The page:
Martin Marietta Program Shows Importance of Navy Bases
A little-known operation of giant Martin Marietta Corp. provides an example of the kind of business that could go elsewhere if Ventura County’s Navy bases at Point Mugu and Port Hueneme are closed.
The unit is an engineering and maintenance facility based at Hueneme’s Naval Surface Warfare Center. Actually, it’s been active at both Hueneme and Mugu.
From Hueneme, Martin Marietta maintains and updates an important part of the Aegis missile-defense system, a computerized radar-tracking weapons-control unit used heavily by the navies of the United States, Japan, Turkey and other nations. The Aegis system is designed to intercept and destroy aircraft and missiles that are attacking a ship.
In addition, the company’s Ventura County unit also has a hand in the operations of a decommissioned destroyer, the Decatur, that is testing various shipboard-defense systems against simulated attacks off the coast.
The vessel, called a self-defense test ship, was launched at Hueneme but is unmanned and is actually piloted remotely by the weapons division at Mugu’s Naval Air Warfare Center. The ship’s combat systems are controlled from Hueneme. The ship tows a decoy barge that will be the target of simulated attacks, and the shipboard-defense systems will try to intercept these attacks, much along the lines of the Aegis system.
This is all part of an $81.2-million, five-year contract the U.S. Navy just awarded Martin Marietta, based in Bethesda, Md., to provide engineering and repair support for Aegis at half a dozen military bases across the country. Some of that work will be done by Martin Marietta’s Port Hueneme operation, which currently employs 80 engineers and technicians.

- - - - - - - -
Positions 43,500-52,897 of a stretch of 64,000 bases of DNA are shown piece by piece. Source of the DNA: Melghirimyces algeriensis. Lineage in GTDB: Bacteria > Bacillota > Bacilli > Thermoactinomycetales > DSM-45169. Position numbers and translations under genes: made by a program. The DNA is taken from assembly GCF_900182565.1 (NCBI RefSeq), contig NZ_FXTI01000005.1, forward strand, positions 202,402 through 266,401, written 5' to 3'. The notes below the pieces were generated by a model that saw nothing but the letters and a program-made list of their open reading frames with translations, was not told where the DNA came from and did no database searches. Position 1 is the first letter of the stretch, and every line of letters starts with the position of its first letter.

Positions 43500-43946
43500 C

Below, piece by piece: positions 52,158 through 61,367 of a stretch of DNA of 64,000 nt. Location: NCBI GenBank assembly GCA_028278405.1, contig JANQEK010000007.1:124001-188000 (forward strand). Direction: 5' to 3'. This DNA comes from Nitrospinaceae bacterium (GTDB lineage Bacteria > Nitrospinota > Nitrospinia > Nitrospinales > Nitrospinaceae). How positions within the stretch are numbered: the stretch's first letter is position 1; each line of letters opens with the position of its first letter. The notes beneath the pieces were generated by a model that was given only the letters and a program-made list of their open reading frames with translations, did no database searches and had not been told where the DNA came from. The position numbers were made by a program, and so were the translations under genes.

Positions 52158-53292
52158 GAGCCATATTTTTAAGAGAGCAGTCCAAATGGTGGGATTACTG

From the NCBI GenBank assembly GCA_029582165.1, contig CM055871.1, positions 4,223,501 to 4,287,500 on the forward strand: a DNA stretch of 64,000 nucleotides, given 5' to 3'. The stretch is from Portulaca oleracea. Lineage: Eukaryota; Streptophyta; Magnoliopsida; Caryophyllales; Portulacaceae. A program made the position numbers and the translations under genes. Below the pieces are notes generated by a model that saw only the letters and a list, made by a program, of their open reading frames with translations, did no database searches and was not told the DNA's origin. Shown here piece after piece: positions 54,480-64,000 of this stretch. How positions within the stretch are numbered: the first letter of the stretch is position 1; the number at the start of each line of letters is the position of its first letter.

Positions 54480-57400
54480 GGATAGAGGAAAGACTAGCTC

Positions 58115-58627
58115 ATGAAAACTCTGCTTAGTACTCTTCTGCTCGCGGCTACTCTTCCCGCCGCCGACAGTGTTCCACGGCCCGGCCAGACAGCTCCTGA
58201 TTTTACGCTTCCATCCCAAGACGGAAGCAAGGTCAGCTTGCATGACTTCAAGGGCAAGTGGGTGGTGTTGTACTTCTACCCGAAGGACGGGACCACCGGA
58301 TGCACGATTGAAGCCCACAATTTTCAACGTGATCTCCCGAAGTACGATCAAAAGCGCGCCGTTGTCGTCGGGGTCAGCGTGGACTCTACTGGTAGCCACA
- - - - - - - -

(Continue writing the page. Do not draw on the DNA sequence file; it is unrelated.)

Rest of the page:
The number of workers isn’t large, but they’re well-paid. And their work provides an example of the economic and military importance of the two bases, which between them employ 20,000 civilians and service personnel, contributing an estimated $1.5 billion annually to the local economy.
Neal Linkon, a spokesman for Martin Marietta’s services group, says the Navy contract will increase in value to $132.5 million if all options are exercised.
“Our experience has been that the Navy usually keeps these programs going,” he notes. “It’s much more economical than interrupting them and starting all over again later.”
Thanks to the important new contract, the jobs of Martin Marietta’s Port Hueneme employees seem relatively secure. There will be changes, however.
It’s expected that Martin Marietta’s pending merger with Calabasas-based Lockheed Corp. will be completed soon. When that happens, the local workers will be working for a new company, to be called Lockheed Martin Corp., within the next few months.
And depending on decisions that will soon be made by the government’s Base Closure and Realignment Commission, the Martin Marietta employees and thousands like them could continue working in Ventura County--or be moved to a Navy facility in China Lake or some other faraway place.